Oct. 20, 2021 – With the start of the New Year are changes to disciplinary rules that affects conflicts in public defenders’ office. Do they apply to you?
I am a supervisor in a Public Defender’s Office. I heard there was a recent change to the disciplinary rules that affects conflicts in public defenders’ office.
Is this true and if so, how will it affect how we handle conflicts?
On Oct. 6, 2021, the Wisconsin Supreme Court issued
Rules Order 21-01, which granted a rules petition filed jointly by the State Bar of Wisconsin’s Standing Committee on Professional Ethics and the State Public Defender’s Office1 requesting the court amend SCR 20:1.0 and SCR 20:1.10.
Tim Pierce is ethics counsel with the State Bar of Wisconsin. Reach him by
email or through the
Ethics Hotline at (608) 229-2017 or (800) 254-9154.
The petition was the result of discussion over many months between the Public Defender’s Office and the Ethics Committee seeking to determine whether SCR 20:1.11, which governs conflicts for current and former government lawyers, fit the policies and practices of the Public Defender’s Office, or whether changes to the disciplinary rules were warranted.
About the Order
SCR 20:1.11 generally permits greater latitude with respect to conflicts for lawyers leaving and entering government service. Subsection (f), which was adopted in 2007, states that conflicts are not imputed in government law offices.
SCR 20:1.11, however, is designed primarily for lawyers who represent entity clients, such as cities or state agencies, rather than individuals through the Public Defender’s Office. In this important respect, the Public Defender’s Office differs from most other government law firms.
Consequently, the Public Defender’s Office followed procedures more in line with the imputation of conflict provisions set forth in SCR 20:1.10, which governs conflicts in private law firms, and the rules petition was designed to make the requirements of the disciplinary rules more accurately reflect this reality.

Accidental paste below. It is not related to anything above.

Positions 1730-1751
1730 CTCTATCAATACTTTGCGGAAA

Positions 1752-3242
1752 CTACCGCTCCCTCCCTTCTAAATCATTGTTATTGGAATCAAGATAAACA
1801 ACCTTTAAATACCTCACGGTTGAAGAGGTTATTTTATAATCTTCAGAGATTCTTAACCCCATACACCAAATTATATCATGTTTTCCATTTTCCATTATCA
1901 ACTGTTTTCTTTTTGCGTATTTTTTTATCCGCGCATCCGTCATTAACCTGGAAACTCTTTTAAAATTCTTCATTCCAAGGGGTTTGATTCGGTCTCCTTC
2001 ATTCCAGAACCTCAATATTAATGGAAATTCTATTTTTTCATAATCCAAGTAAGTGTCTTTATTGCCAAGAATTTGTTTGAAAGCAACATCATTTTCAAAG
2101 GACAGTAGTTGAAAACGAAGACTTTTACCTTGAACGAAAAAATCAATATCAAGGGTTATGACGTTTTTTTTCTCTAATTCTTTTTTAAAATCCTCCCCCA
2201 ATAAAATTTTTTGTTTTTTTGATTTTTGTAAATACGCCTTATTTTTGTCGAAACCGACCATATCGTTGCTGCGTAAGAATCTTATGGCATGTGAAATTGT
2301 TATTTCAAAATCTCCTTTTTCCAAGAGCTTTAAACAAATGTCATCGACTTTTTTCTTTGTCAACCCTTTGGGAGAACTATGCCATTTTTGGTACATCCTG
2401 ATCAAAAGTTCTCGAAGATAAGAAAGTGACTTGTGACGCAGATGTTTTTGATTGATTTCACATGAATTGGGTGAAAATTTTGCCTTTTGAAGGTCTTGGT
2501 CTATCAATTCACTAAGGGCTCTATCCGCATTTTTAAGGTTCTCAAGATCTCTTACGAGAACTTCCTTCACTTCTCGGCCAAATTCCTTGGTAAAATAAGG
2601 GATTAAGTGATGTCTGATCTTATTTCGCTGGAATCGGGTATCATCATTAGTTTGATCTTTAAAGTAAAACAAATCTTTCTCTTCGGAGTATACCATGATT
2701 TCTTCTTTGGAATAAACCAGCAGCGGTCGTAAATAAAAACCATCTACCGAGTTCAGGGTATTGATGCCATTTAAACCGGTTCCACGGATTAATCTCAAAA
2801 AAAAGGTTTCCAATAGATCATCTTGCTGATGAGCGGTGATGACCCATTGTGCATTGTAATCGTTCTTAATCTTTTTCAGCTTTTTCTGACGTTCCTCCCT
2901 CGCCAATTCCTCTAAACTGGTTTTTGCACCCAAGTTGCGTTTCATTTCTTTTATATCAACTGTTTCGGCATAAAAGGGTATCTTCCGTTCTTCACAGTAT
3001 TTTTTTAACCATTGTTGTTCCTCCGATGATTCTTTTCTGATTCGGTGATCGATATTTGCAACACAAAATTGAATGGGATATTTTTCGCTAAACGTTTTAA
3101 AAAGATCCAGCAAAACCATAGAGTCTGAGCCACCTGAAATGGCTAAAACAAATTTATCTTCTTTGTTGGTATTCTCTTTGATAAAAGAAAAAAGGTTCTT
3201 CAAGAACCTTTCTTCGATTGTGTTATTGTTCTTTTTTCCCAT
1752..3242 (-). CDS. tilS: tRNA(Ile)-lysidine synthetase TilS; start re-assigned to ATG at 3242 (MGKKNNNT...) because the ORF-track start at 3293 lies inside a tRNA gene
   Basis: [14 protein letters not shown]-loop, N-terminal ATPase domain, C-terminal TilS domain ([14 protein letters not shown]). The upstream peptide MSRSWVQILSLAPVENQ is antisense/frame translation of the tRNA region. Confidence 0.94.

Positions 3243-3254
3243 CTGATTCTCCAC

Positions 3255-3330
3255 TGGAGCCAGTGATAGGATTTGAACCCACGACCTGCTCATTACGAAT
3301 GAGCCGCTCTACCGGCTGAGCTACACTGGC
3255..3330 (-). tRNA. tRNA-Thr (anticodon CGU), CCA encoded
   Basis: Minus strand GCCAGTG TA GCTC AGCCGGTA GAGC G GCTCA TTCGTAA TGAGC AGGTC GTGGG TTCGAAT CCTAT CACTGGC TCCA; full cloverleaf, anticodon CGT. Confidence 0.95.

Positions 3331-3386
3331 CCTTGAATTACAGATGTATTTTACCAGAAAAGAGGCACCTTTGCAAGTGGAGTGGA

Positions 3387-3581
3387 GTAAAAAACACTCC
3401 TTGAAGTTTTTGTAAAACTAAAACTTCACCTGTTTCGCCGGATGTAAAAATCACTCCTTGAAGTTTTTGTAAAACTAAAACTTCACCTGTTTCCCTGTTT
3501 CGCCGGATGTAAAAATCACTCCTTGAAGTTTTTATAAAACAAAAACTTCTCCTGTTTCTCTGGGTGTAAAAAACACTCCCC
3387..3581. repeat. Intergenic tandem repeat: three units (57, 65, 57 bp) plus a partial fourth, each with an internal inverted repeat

The New Rules
A detailed explanation of the reasons these changes were jointly proposed by the Public Defender’s Office and State Bar can be found in the
supporting memo filed with the court.
The new rules become effective Jan. 1, 2022.
The court’s order first creates a new subsection to SCR 20:1.0, the “Definitions” rule:
(er) A "government lawyer" includes a "prosecutor" as defined by SCR 20:1.0(j) and any lawyer who represents a governmental actor or entity and is employed by a governmental entity. It does not include an attorney employed as a public defender or a private attorney contracted to represent a governmental agency.
The Wisconsin Committee Comment explains the rationale for the new definition:
2022 WISCONSIN COMMITTEE COMMENT
Supreme Court Rule Chapter 20 treats conflicts of interest differently for government and non-government lawyers but does not clearly define who is a government lawyer. Subsection SCR 20:1.0 (er) defines government lawyer but excludes two groups – public defenders and private attorneys contracted to represent a government agency. Conflicts of interest for government lawyers are addressed by SCR 20:1.11 whereas imputation of conflicts of interest for private lawyers and public defenders are addressed by SCR 20:1.10.